It must be noted that the Chunqiu itself, although the model for all annals, is part of the category of Confucian Classics.
In the bibliographic chapter of the Jiutangshu 舊唐書 two terms are used for chronicles, namely gushi and biannian. These are, furthermore, mixed with "miscellaneous" histories (zashi 雜史). The according paragraph includes most of the books mentioned above, but also history books on "illegal" states, including Cui Hong's 崔鴻 Shiliuguo chunqiu 十六國春秋 and Chang Qu´'s 常璩 history of Sichuan, Huayang guo zhi 華陽國志. This type of history of dynasties other than the "rightful" ones (in this case, the Cao-Wei 曹魏, 220-265, and Jin 晉, 265-420, and the Southern Dynasties 南朝, 420-589, respectively) was later shifted to the category of histories of "illegal" dynasties (bashi 霸史, weishi 偽史).
In the Xintangshu bibliography the distinction of genres is again made clear. The section of annals there also includes books on the Sui 隋 (581-618) and Tang 唐 (618-907) dynasties, like Zhang Dasu's 張大素 (Zhang Taisu 張太素) Sui houlüe 隋後略, or three texts called Tang chunqiu 唐春秋, one by Wu Jing 吳兢, one by Wei Shu 韋述, and one written by Lu Changyuan 陸長源. It can be seen that the terminology for annals was still quite traditional during that time.
The annals section in the Xintangshu bibliography also includes books on calendars that might have been very prosaic chronicles, like Ma Zong's 馬摠 (also written 馬總) Tongli 通曆 or Zhang Dunsu's 張敦素 Jianyuan li 建元曆. For these calendars, Zheng Qiao 鄭樵 (1104–1162) created an own section (yunli 運曆) in the bibliographic chapter of his history Tongzhi 通志. A third type of genre found in the Xintangshu catalogue are universal chronicles covering more than one dynasty, namely—besides the Bamboo Annals (shortly called Jinian 紀年)—Li Kuangwen's 李匡文 Liang-Han zhi Tang nianji 兩漢至唐年紀 "Chronicle from the two Han dynasties to the Tang" or Miao Taifu's 苗台符 Gujin tongyao 古今通要 "Important dates from past and present".
How important it was to analyse the structure of a text rather than its title, can be seen in Wen Daya's 溫大雅 Da-Tang chuangye qijuzhu 大唐創業起居注, whose title suggests that Wen's book might be an imperial diary (qijuzhu 起居注), while the text shows that is is a chronicle. The book was accordingly listed in the annals section of Chao Gongwu's 晁公武 catalogue Junzhai dushu zhi 郡齋讀書志.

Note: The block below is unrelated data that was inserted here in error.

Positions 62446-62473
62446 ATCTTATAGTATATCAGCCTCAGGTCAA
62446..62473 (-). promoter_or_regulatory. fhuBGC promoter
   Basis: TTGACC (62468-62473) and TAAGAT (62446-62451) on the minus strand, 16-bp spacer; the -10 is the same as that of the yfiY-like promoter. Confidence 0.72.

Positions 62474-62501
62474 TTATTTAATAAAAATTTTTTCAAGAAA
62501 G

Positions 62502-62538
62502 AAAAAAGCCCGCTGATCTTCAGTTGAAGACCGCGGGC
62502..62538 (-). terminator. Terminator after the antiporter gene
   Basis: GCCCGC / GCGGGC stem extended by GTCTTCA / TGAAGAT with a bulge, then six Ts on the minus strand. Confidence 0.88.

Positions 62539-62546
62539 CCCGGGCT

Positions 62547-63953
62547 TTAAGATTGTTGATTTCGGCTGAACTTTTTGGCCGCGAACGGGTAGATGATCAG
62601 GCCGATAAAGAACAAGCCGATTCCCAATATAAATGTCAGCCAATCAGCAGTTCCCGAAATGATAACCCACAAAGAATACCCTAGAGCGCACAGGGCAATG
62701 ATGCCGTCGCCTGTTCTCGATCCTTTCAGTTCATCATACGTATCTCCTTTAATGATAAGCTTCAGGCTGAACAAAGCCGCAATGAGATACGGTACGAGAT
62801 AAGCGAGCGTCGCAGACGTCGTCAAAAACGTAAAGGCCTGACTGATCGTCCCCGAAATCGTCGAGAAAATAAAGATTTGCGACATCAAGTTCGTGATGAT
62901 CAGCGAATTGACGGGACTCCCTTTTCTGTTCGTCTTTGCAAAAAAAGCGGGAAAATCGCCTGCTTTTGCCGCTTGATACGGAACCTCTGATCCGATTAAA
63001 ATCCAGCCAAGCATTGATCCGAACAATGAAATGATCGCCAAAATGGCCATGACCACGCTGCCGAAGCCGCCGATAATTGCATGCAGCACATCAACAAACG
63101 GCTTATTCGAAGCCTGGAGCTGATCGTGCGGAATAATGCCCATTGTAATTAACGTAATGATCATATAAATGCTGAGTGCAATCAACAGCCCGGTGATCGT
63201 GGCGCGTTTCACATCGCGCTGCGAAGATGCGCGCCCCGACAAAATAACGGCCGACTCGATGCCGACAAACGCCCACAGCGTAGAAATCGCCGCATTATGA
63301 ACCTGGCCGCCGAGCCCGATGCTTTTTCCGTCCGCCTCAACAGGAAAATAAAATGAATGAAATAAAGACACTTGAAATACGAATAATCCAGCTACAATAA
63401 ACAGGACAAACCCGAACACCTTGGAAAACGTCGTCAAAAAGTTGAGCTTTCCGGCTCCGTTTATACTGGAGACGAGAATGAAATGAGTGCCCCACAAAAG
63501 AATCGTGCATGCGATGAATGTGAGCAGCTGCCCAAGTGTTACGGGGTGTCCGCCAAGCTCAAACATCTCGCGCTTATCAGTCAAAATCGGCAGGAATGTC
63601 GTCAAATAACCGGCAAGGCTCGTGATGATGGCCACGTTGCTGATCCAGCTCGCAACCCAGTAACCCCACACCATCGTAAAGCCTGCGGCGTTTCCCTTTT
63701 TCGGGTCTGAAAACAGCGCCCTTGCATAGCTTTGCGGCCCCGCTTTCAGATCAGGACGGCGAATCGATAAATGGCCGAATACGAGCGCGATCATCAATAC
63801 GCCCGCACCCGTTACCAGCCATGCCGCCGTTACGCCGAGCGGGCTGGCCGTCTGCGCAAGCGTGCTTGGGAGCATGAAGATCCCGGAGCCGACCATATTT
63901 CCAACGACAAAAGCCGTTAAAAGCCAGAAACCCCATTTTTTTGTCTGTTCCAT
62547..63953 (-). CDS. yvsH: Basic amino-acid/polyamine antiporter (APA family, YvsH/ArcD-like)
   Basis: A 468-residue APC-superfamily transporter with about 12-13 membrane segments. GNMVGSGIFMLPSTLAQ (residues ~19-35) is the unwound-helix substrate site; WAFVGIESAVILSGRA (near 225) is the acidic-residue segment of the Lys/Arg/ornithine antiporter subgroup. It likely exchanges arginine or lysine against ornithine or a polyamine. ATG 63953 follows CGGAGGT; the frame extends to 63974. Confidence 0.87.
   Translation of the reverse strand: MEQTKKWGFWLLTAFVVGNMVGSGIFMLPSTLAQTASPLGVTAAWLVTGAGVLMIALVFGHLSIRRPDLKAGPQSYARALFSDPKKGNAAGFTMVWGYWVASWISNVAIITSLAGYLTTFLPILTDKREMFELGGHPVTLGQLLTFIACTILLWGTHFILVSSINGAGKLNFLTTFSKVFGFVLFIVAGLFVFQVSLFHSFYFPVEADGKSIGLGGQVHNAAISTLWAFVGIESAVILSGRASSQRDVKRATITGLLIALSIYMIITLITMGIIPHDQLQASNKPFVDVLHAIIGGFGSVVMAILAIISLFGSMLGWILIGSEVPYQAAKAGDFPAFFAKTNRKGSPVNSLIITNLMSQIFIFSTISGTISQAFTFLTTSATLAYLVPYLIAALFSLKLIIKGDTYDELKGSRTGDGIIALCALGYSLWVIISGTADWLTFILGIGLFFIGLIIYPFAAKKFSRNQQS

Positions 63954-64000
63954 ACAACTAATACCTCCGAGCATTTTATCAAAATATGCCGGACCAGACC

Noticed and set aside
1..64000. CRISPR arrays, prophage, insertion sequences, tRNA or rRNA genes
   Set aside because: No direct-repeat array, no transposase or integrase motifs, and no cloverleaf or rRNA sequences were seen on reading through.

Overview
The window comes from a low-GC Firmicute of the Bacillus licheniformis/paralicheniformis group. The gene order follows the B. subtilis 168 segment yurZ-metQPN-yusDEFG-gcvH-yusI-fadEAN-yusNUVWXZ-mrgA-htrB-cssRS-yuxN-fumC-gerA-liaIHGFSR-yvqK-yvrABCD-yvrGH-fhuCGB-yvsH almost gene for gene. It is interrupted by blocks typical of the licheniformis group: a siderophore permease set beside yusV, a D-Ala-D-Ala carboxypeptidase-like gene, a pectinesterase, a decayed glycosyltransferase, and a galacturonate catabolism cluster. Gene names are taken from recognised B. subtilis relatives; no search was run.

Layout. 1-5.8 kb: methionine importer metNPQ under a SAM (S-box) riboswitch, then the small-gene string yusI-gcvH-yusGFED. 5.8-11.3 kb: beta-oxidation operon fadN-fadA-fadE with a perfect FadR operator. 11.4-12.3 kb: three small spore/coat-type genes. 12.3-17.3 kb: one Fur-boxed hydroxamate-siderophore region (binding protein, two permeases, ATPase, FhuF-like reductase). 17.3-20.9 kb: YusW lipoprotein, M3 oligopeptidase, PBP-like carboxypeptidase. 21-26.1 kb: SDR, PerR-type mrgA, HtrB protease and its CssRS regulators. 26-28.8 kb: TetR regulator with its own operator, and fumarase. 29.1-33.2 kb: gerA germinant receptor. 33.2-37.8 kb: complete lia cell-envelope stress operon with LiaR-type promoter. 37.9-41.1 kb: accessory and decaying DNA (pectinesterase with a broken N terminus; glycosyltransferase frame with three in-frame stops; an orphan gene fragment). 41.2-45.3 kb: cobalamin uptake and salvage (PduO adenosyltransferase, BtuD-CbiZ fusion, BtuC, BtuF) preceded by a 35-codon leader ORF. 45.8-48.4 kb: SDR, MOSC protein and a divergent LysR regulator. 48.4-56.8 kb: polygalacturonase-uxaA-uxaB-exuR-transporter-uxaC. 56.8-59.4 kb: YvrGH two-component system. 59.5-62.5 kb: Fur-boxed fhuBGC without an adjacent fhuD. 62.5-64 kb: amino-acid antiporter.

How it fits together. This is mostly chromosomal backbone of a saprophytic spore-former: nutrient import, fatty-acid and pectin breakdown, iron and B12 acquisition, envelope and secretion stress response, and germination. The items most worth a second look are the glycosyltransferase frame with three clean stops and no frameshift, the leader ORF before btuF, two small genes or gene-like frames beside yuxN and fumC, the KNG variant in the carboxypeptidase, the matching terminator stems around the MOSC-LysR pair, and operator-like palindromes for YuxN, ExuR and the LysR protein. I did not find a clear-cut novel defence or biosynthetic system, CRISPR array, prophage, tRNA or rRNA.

From the Song period on historians began to write more universal histories, beginning with Song Xiang's 宋庠 (996–1066) Jinian tongpu 紀年通譜 and Zhang Heng's 章衡 (1025–1099, sometimes erroneously written 張衡) Biannian tongzai 編年通載, and culminating in the writings of Sima Guang 司馬光, namely Jigulu 稽古錄 and the famous Zizhi tongjian 資治通鑒.
Because of this eminent "revival" of universal histories the bibliographer Zheng Qiao decided to separate them from the dynastic annals and created in the bibliographic chapter of his history Tongzhi a third-layer category for multi-dynastic annals (jilu 紀錄), where one finds the books Diwang shiji 帝王世紀 by Huangfu Mi 皇甫謐 (215-282), Xu diwang shiji 續帝王世紀 by He Maolin 何茂林, Dongji 洞紀 by Wei Zhao 韋昭, Xu dongji 續洞紀 by Zang Rongxu 臧榮緒, Shiwudai lüe 十五代略 by Ji Wenfu 吉文甫, Xiansheng benji 先聖本紀 by Liu Dao 劉縚 (also written 劉滔), Dilu 帝錄 by Zhuge Dan 諸葛耽, Diwang jilu 帝王紀錄 by Chu Wuliang 褚無量, Sanguo chunqiu 三國春秋 by Yuan Banqian 員半千, and a book of the same title by Cui Liangzuo 崔良佐, Jigudian 稽古典 by Tang Ying 唐穎, Tongli 通曆 by Li Renshi 李仁實, Ma Zong's Tongli, Xu tongli 續通曆 by Sun Guangxian 孫光憲, Biannian tongzai by Zhang Heng, and the Zizhi tongjian. Most of these text are lost today.
The late Ming period 明 (1368-1644) catalogue Guoshi jingji zhi separates thes last few books from the annals because they were more chronological lists (yunli 運歷) than history books.
The oldest bibliographies included the distinct subcategories of imperial diaries (qijuzhu) and "veritable records" (shilu 實錄). These were later merged into the annals section.